Then There Were Three (part 14 of 25)
Then There Were Three (part 14 of 25) postapocalyptic stories
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ferp2
ferp2 Old, well, old-ish.
Autoplay OFF   •   24 days ago
Finny slowly raised her head until she could just see through the slowly waving pink and purple flowers of the fireweeds. There were two people, a man, maybe in his twenties and a woman about the same age. When you are nine, anything older than about sixteen starts to look same-ish.

Then There Were Three (part 14 of 25)

Finny slowly raised her head until she could just see through the slowly waving pink and purple flowers of the fireweeds.

There were two people, a man, maybe in his twenties and a woman about the same age. When you are nine, anything older than about sixteen starts to look same-ish.

They looked like they were just talking to each other, then they held hands, and Finny wrinkled her nose. What were they doing out here? She continued to watch until they started to kiss.

Finny dropped back down.

The two boys looked at her expectantly.

"It's just two people... snogging."

Onetooth performed the international symbol for feeling sick by opening his mouth wide and pointing a finger down his throat.

Unfortunately, this created a loud snort from Casper, immediately followed by a loud shushing noise from Finny.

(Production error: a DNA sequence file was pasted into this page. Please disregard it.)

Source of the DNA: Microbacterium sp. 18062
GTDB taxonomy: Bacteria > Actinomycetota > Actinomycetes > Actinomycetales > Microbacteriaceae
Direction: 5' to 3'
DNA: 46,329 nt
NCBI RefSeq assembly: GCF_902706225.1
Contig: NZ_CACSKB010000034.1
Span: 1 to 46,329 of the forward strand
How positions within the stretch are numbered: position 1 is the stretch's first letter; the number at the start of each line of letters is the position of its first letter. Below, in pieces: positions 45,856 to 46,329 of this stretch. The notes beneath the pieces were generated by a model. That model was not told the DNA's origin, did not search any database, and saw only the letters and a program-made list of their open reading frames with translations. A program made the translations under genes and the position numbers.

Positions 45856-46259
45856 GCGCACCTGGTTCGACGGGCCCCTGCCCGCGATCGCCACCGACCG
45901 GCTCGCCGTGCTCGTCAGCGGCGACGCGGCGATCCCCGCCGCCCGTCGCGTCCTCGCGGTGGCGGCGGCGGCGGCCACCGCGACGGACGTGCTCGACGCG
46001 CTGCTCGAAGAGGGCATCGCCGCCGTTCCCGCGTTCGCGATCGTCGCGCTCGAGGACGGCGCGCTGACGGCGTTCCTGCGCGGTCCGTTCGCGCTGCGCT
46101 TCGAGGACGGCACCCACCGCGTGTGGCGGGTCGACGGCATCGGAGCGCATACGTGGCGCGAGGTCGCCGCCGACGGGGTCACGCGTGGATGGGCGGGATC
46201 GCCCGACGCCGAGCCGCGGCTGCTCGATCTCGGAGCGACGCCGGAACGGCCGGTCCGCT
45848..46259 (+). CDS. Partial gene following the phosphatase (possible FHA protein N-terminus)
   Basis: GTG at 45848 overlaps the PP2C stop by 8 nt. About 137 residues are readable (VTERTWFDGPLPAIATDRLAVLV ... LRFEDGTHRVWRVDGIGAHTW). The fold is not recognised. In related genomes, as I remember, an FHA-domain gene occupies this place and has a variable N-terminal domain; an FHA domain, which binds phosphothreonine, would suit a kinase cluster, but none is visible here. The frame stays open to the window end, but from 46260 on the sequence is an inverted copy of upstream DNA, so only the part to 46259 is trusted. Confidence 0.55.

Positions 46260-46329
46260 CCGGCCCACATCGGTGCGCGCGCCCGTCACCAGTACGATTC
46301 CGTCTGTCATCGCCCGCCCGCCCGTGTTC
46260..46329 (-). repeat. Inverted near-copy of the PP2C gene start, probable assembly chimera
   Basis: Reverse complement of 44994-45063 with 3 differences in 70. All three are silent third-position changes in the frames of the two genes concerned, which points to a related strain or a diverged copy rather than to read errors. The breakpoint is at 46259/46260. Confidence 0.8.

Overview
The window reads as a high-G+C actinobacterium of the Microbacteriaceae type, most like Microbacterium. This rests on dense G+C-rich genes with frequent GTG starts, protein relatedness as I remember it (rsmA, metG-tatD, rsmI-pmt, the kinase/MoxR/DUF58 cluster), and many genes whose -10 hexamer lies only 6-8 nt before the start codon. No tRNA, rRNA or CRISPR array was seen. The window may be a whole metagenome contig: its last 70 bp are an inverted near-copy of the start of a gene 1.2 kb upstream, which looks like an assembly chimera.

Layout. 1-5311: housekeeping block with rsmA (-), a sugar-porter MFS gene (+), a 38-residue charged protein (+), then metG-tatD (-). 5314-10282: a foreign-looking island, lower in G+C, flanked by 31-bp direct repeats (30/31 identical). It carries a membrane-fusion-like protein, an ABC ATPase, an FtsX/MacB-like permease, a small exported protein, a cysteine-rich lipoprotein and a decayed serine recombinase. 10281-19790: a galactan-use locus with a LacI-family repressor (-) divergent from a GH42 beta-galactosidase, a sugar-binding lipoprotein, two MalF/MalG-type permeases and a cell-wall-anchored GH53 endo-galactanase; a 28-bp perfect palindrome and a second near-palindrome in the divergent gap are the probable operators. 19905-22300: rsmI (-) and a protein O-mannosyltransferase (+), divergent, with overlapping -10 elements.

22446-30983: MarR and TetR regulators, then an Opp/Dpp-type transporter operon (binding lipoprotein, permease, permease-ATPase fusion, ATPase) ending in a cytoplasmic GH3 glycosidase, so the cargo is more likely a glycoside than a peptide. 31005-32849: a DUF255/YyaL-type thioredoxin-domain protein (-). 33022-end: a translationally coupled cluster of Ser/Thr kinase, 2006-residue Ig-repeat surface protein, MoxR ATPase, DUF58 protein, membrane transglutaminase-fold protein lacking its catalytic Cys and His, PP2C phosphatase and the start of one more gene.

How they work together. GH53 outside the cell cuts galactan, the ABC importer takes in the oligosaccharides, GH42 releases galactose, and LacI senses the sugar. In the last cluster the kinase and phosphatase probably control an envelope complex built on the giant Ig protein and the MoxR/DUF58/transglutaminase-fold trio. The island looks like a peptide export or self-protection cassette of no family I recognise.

"Hey, what are you kids doing away from camp?"

The young man and the woman appeared through the long weeds. It was the man who had asked the question, but the woman, who seemed more annoyed than the man for some reason, added her own.

"Don't you know it's rude to spy on people?"

The three orphans rose slowly to their feet, the boys taking half a step back and by doing so, leaving it up to Finny to answer.

"Um. We didn't know you were there."

The woman frowned, but the man still wanted an answer to his question.

"Maybe not, but what are you doing away from camp? You know the rules."

Whoever it was the grown-ups were mistaking them for seemed to Finny to be working to their advantage so far. So she ran with it.